FBA Assistant Professor Qin Zhenjiang
To ensure optimum learning outcomes, Prof Qin uses different tools and methods in his teaching, including traditional white boards, projectors, and virtual experiments done on computer. ‘I can use software to switch back and forth between the traditional white board and PPT slides,’ he says. ‘UM’s Information and Communication Technology Office also provides a Virtual Computer Room which I use to conduct virtual experiments with the students so they can learn by doing. These tools bridge the gap between distance education and classroom education and help students understand better even when there are a lot of formulae involved.’
Using Webcams to Create a Sense of Ceremony
Prof Qin requires all students to turn on their webcams for each online class so that he can observe their responses and insert some form of interaction at the right moments to create an atmosphere that is similar to that of classroom learning. ‘One of the challenges of distance education is the lack of facial feedback from the students,’ he explains. ‘But when we can see each other’s faces, we immediately feel this undeniable presence of the other person, which will remind the students that we are having a class, although an online one. So I always ask them to turn on their webcams.’
Prof Qin feels grateful for the assistance provided by the Centre for Teaching and Learning Enhancement, which he says allows him to conduct each three-hour-long class smoothly without any hiccups. During each class, he asks questions that encourage students to think and students have responded positively.
The Importance of Communication
This semester, Prof Fong Hoc Nang teaches an undergraduate course in casino management, which focuses on the historical development of the gambling industry in the United States (with comparison to the gambling industry in Macao), gambling-derived legal problems, and the industry’s social and economic effects. Prof Fong has been teaching the course for a month now, and he started with easier concepts, such as the organisational structure of casinos and gaming table management, to prepare students for more complex theories. Before 2 March, when the university resumed normal operation, Prof Fong taught the course by pre-recording a teaching video and uploading it to UMMoodle. ‘During the anti-epidemic period, my young daughter were staying at home, which made real-time teaching impossible because of the high likelihood of her constant interruption, so I had to make the teaching video while she was asleep,’ explains Prof Fong.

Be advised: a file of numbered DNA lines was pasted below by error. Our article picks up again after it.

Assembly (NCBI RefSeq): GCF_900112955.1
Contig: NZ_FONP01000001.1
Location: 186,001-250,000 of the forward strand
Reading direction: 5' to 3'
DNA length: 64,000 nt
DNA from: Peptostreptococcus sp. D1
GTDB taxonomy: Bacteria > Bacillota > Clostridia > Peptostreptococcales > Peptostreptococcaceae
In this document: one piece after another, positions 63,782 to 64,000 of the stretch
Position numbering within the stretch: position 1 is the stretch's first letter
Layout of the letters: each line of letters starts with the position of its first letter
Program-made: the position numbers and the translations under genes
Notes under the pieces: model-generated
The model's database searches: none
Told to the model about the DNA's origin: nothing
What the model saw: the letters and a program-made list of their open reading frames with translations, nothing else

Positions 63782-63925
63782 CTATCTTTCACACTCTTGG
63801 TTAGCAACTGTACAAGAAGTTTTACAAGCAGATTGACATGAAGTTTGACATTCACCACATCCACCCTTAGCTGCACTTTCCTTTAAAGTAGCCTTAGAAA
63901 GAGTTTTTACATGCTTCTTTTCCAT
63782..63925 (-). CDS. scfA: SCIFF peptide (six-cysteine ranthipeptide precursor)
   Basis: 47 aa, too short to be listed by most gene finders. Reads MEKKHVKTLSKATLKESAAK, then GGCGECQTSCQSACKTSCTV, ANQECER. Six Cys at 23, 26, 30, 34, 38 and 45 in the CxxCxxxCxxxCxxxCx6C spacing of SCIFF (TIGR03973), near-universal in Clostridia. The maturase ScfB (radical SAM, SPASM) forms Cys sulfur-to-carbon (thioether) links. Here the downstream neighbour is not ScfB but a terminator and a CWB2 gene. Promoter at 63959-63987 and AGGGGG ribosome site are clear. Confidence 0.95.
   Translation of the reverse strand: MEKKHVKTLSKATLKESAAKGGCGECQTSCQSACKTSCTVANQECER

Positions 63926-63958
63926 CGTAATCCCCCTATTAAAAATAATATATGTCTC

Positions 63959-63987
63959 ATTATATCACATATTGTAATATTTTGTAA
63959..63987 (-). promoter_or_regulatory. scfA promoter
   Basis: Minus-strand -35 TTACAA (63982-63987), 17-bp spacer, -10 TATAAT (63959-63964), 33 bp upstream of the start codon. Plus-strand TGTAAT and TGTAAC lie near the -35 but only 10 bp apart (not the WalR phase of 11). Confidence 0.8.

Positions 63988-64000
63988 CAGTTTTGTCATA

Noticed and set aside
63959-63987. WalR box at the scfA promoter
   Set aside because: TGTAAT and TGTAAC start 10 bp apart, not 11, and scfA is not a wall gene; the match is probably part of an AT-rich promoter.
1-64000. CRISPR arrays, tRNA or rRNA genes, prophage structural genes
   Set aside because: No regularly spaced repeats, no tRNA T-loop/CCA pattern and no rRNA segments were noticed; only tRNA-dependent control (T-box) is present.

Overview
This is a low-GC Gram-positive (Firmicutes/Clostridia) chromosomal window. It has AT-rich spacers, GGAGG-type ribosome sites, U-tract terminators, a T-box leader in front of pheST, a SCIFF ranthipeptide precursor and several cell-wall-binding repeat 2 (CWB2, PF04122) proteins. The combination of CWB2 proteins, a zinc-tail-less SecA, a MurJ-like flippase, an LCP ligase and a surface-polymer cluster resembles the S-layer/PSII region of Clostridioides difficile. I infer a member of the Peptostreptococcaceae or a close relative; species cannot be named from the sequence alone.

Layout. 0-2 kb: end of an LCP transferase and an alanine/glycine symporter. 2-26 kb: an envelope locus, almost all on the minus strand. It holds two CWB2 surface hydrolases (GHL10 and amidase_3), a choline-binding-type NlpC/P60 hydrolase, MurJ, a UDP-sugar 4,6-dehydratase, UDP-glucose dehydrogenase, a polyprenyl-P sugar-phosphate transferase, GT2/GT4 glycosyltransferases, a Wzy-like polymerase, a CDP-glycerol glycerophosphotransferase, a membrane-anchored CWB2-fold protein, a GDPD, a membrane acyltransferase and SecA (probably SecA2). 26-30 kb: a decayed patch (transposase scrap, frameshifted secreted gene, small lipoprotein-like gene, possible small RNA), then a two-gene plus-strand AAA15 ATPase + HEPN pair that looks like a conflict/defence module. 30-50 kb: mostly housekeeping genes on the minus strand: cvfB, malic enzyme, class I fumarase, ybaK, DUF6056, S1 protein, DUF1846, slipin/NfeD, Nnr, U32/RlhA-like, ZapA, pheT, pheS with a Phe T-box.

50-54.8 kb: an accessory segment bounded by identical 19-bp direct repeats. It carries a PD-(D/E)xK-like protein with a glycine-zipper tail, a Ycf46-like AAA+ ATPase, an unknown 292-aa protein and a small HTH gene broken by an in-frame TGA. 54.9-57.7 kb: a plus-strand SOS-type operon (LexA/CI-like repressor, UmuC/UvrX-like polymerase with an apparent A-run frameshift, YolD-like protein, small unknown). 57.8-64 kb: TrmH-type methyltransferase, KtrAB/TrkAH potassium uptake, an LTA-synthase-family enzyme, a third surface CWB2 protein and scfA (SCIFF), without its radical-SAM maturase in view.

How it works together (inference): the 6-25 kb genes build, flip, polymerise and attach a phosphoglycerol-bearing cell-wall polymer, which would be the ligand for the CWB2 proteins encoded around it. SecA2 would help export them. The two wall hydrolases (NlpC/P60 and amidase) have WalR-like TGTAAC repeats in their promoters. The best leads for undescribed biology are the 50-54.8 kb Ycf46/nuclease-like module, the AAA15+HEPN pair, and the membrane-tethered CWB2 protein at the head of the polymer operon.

FBA Assistant Professor Fong Hoc Nang
Prof Fong stresses the importance of communication during this period, which he believes not only can prevent students from feeling neglected due to the lack of face-to-face interaction, but can also serve as a form of psychological therapy by letting the students know more about the teacher’s situation. He says, ‘For example, I always explain to my students in detail about the changes in this semester, my teaching arrangements, and what I plan to do next. I also explained to them about the unique situation at home, and they have been very understanding.’
Inviting Industry Practitioners to Give Online Speeches
So far, everything has been going according to the original teaching plan, and students have been quite active in asking questions on WeChat. One student left a particularly deep impression on Prof Fong. He took notes diligently and asked Prof Fong ten questions after one class, to which Prof Fong replied on the same day. ‘I am really impressed by this student’s diligence,’ he says. Prof Fong uploads a test to UMMoodle every week. He requires the students to complete the test within a specified time period, but allows them to redo it for as many times as they want to encourage them to find the correct answers by themselves.
Prof Fong gives an online class
‘This exercise is designed to encourage students to find the answers in the textbook by themselves,’explains Prof Fong. ‘And I can also know from their revision records on UMMoodle which parts need further explanation. I believe this kind of positive reinforcement can offer students a deeper learning experience.’
In late March, Prof Fong will invite local industry practitioners to give online speeches to share real-life cases with the students. ‘I’ve talked to the guest speakers and my students, and we decided to stick to the original plan,’ he says. ‘I don’t want the students to lose the opportunity to learn from industry practitioners just because the mode of education has temporarily changed.’